Here, friends, is a snapshot of how my week actually played out.
Waking up Monday to kick off my power suit week, I incorrectly assumed that getting ready would be a breeze. The getting dressed part was; my suit, a dark green number from M.M. LaFleur, was hanging in the closet, along with a sleeveless turtleneck (major professorial vibes happening) and a matching snakeskin belt and shoes I’d picked up at Target. But dressing so intentionally meant I now felt a need to elevate my hair and makeup, too, and I wound up rushing out the door later than I’d planned.
Seemingly not the most powerful start to the day, and yet… I found myself approaching the office calm and fully composed, free of the anxiety that ordinarily compels me to walk Very Fast if I’m running late. Could it be that my power-suit thinking had already begun?
My day went on more or less as planned from there, with meetings stacked from the better part of 11 a.m. to 4 p.m. (oof). I could already tell that being busy while wearing a power suit made me feel purposeful and more energized, though. I ordered my afternoon coffee with an extra shot of espresso, because power.
Tuesday’s outfit was the most conservative of the looks I was to sport that week: a black suit jacket and pants from M.M. LaFleur’s new Packable Suiting collection, designed to be compact and totally wrinkle free, along with a mock-neck black and white spotted blouse. Lastly, I dragged out a dusty pair of heels from the depths of my closet.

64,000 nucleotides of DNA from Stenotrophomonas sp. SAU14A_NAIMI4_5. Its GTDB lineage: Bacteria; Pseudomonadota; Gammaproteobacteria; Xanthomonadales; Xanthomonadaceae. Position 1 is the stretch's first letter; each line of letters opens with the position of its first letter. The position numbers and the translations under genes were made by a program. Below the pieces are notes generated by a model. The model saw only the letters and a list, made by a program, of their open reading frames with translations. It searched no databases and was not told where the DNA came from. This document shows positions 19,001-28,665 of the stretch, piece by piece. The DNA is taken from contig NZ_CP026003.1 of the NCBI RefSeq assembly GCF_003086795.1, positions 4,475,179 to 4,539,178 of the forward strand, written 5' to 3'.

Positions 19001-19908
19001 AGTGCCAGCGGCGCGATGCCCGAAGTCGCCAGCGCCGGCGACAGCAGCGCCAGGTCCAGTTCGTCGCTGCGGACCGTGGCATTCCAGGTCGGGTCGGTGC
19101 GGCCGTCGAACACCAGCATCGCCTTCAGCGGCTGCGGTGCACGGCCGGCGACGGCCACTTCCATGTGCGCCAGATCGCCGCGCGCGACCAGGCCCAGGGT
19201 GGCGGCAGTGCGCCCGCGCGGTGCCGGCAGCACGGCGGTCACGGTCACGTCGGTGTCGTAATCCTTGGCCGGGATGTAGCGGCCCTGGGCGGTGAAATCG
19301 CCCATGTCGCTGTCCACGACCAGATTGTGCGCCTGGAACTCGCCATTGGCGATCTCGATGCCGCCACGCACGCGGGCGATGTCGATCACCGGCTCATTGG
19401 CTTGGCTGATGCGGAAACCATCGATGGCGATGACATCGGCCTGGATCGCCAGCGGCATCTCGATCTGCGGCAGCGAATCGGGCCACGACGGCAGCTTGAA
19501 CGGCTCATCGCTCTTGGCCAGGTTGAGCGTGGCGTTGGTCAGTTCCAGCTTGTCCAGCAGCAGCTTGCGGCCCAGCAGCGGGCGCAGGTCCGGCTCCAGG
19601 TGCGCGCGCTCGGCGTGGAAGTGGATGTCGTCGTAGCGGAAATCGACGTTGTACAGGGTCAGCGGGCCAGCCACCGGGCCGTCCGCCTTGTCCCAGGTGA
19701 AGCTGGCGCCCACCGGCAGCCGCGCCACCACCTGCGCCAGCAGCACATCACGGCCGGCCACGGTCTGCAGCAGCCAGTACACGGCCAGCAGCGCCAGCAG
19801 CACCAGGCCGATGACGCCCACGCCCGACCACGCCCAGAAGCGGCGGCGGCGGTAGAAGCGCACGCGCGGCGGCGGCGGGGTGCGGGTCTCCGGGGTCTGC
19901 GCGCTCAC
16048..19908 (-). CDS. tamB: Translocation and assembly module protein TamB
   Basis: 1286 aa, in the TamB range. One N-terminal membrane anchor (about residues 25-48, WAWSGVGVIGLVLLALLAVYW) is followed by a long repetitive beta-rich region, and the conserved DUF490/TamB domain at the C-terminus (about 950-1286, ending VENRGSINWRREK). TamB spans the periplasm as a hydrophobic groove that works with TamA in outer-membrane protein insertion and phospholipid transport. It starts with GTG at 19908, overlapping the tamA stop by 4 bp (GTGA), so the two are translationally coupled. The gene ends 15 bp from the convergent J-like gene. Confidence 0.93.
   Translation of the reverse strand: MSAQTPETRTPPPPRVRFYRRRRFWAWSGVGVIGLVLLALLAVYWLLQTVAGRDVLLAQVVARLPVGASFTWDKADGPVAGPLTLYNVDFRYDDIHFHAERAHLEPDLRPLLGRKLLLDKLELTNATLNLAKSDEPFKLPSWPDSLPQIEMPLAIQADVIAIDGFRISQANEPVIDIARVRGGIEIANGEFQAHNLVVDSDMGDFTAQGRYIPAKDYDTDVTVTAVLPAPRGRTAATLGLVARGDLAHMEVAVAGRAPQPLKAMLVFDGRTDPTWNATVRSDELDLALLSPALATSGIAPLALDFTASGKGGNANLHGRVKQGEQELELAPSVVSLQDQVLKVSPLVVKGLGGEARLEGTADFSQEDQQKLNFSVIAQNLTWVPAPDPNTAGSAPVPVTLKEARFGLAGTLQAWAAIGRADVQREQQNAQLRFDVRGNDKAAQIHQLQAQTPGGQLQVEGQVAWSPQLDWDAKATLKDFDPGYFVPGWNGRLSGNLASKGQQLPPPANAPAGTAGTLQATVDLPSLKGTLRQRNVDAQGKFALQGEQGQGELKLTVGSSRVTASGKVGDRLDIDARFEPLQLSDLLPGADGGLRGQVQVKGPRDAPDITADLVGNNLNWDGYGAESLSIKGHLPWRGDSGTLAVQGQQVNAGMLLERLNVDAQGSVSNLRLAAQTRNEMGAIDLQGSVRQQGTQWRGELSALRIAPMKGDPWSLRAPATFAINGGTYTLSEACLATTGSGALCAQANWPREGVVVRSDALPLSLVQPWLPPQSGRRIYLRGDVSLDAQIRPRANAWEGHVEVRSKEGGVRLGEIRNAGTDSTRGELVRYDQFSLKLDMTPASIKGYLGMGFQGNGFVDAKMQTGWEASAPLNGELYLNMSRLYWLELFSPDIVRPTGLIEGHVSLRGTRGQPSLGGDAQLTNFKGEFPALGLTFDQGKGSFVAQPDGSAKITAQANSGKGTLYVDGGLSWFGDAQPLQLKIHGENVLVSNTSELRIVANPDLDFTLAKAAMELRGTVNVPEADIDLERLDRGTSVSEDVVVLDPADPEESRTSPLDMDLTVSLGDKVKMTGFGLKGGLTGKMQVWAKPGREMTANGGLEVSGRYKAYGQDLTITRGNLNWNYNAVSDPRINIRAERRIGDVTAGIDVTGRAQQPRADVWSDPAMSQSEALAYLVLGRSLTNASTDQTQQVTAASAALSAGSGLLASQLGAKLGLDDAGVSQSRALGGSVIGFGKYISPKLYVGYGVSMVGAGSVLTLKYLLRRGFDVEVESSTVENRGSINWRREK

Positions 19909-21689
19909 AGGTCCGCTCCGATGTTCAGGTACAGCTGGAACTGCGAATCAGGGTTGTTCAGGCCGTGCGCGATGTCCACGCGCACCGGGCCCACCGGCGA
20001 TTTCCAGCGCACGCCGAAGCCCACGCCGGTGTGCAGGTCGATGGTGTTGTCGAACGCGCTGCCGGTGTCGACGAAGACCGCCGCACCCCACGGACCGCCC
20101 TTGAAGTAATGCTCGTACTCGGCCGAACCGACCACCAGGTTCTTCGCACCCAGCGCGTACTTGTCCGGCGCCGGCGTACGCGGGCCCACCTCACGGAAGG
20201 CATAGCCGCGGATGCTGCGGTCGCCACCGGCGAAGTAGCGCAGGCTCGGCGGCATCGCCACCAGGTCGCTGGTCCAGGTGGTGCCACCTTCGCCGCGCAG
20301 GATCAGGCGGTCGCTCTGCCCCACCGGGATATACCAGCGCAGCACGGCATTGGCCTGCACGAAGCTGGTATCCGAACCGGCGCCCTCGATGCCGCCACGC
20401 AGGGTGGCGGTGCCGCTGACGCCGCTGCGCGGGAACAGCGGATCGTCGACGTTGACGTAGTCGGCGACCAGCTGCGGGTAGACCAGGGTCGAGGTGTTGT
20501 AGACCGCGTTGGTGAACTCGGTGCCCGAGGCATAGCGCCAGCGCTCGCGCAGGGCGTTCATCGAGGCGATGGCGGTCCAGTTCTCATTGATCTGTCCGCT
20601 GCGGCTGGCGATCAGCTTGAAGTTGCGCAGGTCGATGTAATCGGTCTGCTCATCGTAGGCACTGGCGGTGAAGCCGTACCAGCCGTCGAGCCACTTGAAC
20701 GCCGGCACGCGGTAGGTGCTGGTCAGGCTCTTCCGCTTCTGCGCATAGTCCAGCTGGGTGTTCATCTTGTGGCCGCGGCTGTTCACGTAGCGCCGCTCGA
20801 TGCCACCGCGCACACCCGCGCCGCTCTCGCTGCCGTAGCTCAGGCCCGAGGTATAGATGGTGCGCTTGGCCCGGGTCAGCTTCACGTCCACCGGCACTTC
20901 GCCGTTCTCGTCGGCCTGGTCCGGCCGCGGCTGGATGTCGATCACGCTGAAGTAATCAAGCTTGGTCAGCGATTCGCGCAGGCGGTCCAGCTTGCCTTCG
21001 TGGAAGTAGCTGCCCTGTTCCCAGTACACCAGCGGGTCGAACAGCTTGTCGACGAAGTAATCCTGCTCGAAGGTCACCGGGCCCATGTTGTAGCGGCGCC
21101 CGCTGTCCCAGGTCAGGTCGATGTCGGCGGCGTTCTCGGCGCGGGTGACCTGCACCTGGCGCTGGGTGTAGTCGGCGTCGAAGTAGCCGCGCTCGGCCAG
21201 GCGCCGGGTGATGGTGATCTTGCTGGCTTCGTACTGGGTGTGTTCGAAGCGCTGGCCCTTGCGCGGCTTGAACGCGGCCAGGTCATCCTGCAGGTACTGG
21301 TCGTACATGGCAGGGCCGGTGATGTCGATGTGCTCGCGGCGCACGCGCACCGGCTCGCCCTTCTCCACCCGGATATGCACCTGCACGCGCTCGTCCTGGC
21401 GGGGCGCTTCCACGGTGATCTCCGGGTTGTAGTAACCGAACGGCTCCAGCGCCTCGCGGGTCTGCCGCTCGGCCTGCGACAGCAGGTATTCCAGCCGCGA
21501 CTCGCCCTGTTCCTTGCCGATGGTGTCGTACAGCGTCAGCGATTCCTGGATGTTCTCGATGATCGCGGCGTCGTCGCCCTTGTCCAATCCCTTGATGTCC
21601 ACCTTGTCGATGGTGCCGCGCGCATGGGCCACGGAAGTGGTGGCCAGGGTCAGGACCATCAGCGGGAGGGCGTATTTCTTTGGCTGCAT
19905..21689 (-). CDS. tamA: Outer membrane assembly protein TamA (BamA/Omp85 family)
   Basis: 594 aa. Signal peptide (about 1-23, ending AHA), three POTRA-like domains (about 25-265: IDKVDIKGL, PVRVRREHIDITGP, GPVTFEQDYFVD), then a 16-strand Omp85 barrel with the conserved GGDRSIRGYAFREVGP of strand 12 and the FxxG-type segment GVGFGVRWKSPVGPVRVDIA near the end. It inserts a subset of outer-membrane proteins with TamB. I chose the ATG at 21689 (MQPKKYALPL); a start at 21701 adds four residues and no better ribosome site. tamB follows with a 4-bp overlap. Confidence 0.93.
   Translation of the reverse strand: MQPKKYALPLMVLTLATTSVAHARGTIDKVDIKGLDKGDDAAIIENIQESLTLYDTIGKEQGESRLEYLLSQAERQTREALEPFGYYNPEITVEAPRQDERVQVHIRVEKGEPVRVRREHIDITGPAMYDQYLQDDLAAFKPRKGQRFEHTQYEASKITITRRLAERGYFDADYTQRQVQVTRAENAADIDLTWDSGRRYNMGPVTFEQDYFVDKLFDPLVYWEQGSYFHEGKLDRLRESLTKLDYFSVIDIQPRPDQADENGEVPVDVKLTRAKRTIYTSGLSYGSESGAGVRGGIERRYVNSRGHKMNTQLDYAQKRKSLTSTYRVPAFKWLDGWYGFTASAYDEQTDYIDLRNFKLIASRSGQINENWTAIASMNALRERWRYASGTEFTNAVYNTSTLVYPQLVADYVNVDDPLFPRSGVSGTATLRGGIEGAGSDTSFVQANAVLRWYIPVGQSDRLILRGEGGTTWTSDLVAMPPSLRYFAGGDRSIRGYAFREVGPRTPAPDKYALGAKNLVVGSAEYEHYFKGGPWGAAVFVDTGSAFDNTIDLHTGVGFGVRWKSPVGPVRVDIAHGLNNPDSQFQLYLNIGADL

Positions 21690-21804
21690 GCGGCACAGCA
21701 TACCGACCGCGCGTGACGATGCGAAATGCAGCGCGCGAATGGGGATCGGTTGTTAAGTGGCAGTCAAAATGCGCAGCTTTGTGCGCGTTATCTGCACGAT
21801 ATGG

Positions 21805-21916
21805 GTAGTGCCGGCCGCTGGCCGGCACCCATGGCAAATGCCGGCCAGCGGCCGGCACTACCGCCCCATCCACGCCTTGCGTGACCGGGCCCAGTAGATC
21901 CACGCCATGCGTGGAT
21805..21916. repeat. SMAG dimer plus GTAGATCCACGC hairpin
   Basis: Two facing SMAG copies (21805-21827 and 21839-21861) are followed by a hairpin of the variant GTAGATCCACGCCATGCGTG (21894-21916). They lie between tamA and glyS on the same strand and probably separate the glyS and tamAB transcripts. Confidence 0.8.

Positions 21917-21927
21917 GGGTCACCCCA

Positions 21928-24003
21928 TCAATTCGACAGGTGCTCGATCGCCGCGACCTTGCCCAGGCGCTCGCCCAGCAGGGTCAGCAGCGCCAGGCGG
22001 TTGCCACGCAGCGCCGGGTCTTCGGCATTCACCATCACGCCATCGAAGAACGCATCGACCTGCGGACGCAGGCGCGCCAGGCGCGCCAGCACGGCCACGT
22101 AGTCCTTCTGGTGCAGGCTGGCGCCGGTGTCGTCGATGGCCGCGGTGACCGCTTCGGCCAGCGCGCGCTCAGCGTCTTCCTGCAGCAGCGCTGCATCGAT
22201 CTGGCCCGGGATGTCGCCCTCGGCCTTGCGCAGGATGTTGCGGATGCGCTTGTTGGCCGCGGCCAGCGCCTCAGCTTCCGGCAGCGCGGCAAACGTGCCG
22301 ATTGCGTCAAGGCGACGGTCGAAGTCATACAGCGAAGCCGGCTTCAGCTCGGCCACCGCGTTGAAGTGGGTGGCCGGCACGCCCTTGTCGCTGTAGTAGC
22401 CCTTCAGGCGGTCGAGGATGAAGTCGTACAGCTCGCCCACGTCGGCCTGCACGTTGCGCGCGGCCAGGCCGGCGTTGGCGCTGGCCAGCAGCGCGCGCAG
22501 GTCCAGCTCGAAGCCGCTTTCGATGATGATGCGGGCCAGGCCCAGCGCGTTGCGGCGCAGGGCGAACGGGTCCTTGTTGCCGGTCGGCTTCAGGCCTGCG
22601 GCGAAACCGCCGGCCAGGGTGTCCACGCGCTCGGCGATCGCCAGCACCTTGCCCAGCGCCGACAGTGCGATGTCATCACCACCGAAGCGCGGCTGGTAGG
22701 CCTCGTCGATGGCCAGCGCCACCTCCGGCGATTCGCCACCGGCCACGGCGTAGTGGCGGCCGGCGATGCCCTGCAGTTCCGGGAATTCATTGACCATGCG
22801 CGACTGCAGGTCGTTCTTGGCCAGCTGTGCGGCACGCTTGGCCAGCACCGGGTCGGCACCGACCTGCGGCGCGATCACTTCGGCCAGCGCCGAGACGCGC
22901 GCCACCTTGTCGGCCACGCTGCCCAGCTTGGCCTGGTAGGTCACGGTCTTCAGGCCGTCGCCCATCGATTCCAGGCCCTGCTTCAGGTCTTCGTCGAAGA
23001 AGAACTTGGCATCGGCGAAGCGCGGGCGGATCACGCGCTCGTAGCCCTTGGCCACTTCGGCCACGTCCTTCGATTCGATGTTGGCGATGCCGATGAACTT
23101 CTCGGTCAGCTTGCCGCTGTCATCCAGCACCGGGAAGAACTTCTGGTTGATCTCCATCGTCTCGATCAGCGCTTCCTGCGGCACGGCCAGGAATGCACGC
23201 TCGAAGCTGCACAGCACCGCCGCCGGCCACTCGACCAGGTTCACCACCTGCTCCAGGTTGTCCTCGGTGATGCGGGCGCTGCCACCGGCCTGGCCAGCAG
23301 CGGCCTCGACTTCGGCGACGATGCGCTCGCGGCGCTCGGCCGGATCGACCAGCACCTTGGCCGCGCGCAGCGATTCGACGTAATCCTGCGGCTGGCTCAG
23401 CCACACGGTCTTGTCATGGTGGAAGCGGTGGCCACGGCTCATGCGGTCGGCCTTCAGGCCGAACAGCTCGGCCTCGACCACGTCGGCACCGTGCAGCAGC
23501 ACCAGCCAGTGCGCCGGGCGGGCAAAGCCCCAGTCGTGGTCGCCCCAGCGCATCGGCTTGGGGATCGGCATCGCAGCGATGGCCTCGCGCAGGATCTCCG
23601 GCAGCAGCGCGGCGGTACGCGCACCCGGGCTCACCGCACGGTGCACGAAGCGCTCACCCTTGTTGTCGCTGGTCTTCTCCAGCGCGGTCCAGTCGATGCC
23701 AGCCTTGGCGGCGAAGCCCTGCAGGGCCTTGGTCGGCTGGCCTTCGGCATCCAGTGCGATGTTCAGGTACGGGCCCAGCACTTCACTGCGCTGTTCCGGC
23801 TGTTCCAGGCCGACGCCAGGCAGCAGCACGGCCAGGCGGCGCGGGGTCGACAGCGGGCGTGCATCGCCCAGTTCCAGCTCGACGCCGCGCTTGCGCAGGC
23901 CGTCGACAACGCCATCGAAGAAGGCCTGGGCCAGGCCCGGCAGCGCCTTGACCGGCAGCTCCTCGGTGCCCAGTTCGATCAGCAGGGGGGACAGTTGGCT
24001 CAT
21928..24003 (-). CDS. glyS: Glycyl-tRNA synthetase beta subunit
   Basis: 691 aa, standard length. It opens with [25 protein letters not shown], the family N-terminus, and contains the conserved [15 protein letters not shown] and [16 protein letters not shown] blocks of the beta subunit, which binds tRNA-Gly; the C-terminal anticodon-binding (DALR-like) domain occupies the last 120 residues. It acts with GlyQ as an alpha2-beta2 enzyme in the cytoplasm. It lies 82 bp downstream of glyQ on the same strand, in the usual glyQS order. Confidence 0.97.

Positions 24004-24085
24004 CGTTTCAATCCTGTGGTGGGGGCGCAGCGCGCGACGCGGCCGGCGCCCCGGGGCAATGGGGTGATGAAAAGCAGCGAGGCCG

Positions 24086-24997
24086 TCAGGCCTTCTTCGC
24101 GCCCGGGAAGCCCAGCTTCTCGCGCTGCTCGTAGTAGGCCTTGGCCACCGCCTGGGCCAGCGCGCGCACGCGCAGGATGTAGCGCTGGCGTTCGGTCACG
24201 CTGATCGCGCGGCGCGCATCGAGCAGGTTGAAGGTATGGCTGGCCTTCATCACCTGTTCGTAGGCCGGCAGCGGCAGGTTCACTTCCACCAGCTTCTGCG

I felt super polished, and also like I was about to cross-examine a witness, and also like I was definitely not 26 years old.
Toward the end of the work day, I went to write a self-assessment for my company’s upcoming bi-annual performance reviews, completing the various sections of my report in the tone I’d ordinarily use. Then, something — the suit? — stopped me. Scanning the assessment, I caught multiple instances where I’d used language that ultimately served to undermine my contributions. Being self-deprecating is something I’m often guilty of (blame A. my sense of humor but also B. and C., gendered societal conditioning and defense mechanisms, woo!), as well as something I'm trying to be more thoughtful about.
So, I deleted any traces of acquiescent language on the report before hitting “send” and heading to meet a friend for dinner. Later, to cap the day off, I ordered a car home, despite the restaurant’s proximity to my apartment. Heels are brutal (at this point, it’d been 13 hours), and I am unsure how people do this.